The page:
It's always fascinating to see beautiful restorations of proud old buildings, and, on recent trips to London, I've seen two excellent examples carried out in very different styles.

First on the list is the Langham Hilton in Portland Place, just off Regent Street, which brought back some eerie memories. Many years ago, I'd stayed here when it was used as BBC offices and as a staff hostel! Its history, though, goes back well before Auntie years when it was built as London's first Grand Hotel and opened with due royal pomp by HRH the Prince of Wales on June 10th, 1865.

Visitors were amazed by the first hotel in London to offer air conditioning, hot and cold running water, its own post office, and hydraulic lifts (wonderfully referred to as 'rising rooms').

Some amazing people have passed through the doors over the years including Oscar Wilde, Dvorak, Mark Twain, Noel Coward - and now me!

One of the last galas to be held there was an eve-of-Coronation Dinner in 1937 with entertainment by The Two Leslies (famous radio entertainers of their day). The six course meal was considered 'unusually steep' at fifteen shillings (75p).

Pricewise, going even further back, in 1879 Charles Dickens noted in his London guide that the Langham charged 14 shillings and sixpence (72p) for a bedroom, breakfast with coffee and cold meat, dinner with soup and a joint of meat. Oh for a time machine!

Sadly, towards the end of 1940, a series of wartime bombing raids eventually fractured the huge water tank on the roof and caused massive damage as nearly 40,000 gallons of water cascaded through the building.

After 1945, the building was patched up and used as offices, eventually being fully occupied by the BBC until 1986 when the Hilton people bought the building and started an amazing renovation. Some of the detective work is worth a book in itself, as old scraps of wallpaper and friezes were discovered and painstakingly copied to bring back the glory of the place. One lovely touch was to keep the corridors at the front of the hotel to their original width that was designed to allow two ladies to comfortably pass each other -- while wearing crinolines.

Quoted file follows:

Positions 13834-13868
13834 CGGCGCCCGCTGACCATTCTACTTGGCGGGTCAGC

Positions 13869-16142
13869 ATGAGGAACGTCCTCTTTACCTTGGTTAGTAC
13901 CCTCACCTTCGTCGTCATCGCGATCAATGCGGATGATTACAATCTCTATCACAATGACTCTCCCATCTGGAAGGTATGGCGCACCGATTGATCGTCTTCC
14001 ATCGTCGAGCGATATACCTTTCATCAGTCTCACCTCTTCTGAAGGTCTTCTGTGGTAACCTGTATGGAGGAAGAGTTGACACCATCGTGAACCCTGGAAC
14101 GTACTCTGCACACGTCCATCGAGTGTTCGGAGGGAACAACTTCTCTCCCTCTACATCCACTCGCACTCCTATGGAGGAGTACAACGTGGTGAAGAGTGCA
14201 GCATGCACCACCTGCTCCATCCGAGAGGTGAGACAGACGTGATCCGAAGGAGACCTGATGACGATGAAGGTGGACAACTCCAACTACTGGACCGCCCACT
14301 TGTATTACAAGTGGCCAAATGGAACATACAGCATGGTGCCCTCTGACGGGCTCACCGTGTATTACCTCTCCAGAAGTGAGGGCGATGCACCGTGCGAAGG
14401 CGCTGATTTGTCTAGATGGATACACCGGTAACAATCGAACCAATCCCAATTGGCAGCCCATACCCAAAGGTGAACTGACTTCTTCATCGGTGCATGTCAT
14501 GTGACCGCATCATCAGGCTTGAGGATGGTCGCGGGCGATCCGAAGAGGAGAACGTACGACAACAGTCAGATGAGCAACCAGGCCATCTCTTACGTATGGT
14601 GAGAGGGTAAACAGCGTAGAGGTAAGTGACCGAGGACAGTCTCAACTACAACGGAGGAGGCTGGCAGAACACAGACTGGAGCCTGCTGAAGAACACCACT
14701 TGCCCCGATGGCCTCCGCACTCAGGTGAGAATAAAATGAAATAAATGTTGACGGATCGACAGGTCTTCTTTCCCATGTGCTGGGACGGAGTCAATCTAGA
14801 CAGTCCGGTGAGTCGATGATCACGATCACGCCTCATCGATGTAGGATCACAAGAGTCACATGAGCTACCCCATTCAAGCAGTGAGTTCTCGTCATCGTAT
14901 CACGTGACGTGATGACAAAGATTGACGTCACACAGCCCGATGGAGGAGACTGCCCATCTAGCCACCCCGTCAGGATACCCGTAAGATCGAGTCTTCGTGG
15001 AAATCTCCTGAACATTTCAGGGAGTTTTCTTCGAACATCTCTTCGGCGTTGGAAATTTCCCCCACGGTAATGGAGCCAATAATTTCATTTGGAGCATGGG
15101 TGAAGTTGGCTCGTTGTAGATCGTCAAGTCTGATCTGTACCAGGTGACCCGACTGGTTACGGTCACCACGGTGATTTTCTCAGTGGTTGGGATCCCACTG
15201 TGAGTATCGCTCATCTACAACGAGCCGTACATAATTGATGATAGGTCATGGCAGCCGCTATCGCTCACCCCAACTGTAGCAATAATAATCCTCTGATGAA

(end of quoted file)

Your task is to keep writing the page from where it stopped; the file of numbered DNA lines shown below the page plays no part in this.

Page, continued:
The Langham, which originally cost £300,000, was restored after four years and a bill for £100 million. What they now have is simply superb, with top class rooms, restaurants, function facilities, and a three storey leisure club. It's well worth a London treat, and the feeling you get when you walk into this haven of calm after the bustle of the capital is quite an experience.

I'd particularly recommend their cavernous underground swimming pool, whose indulgence is only matched by the hotel's splendid Concierge Club which offers complimentary breakfast and an evening cocktail. Even Oscar Wilde would have been impressed.

Just a short distance away from Portland Place, the Trafalgar Hilton has taken a totally different approach to modern use of a historic building. Because the exterior is listed it has been carefully restored, but the interior uses breathtaking contemporary design. It really is minimalist; so much so that my expert London cabbie had trouble finding the place, marked only by a very discreet nameplate.

Some rooms have enormous full length windows with stunning views and, because of their soundproof glazing, you can watch the Trafalgar Square mayhem in an almost surreal way.

On the ground floor is the Rockwell, London's first bourbon bar, which features 100 varieties of bourbon, three of which were only average! Before the War, this building was known as America House (Canada House is still next door) and was used as offices by the Cunard Shipping Line. Today, you can book the former Cunard Board Room for a business meeting and revel in the history. If fictional history is more your thing, have a look on the first floor for M's office from the classic Bond movie, Dr No.

The Rockwell has become one of the trendiest bars in the capital (I sneaked in though) and Friday night was very busy with the movers and shakers celebrating the end of the working week. Dickens would have found it a bit pricy (£18 for 2 Manhattans), but he'd also have had a ball in people watching. The style of the bar is excellent with minimalist design and huge pillars echoing the feel of the famous Square outside. There's a lot of work going on under Nelson's feet, and, when it's complete soon, it will give London a better public space with much more room for pedestrians. This really is one of the hubs of London, with direct routes to Buckingham Palace and Downing Street, and a drink in Rockwell really does place you at the centre of things.

Downstairs is the outstanding Jago restaurant which changes atmosphere totally between breakfast and dinner. It's worth lingering over breakfast with papers at hand and a very comprehensive buffet. Dinner was superb (and open to non-residents of course) with exemplary and stylish service.

Details of both hotels, and great pictures,

Published: 03/04/2003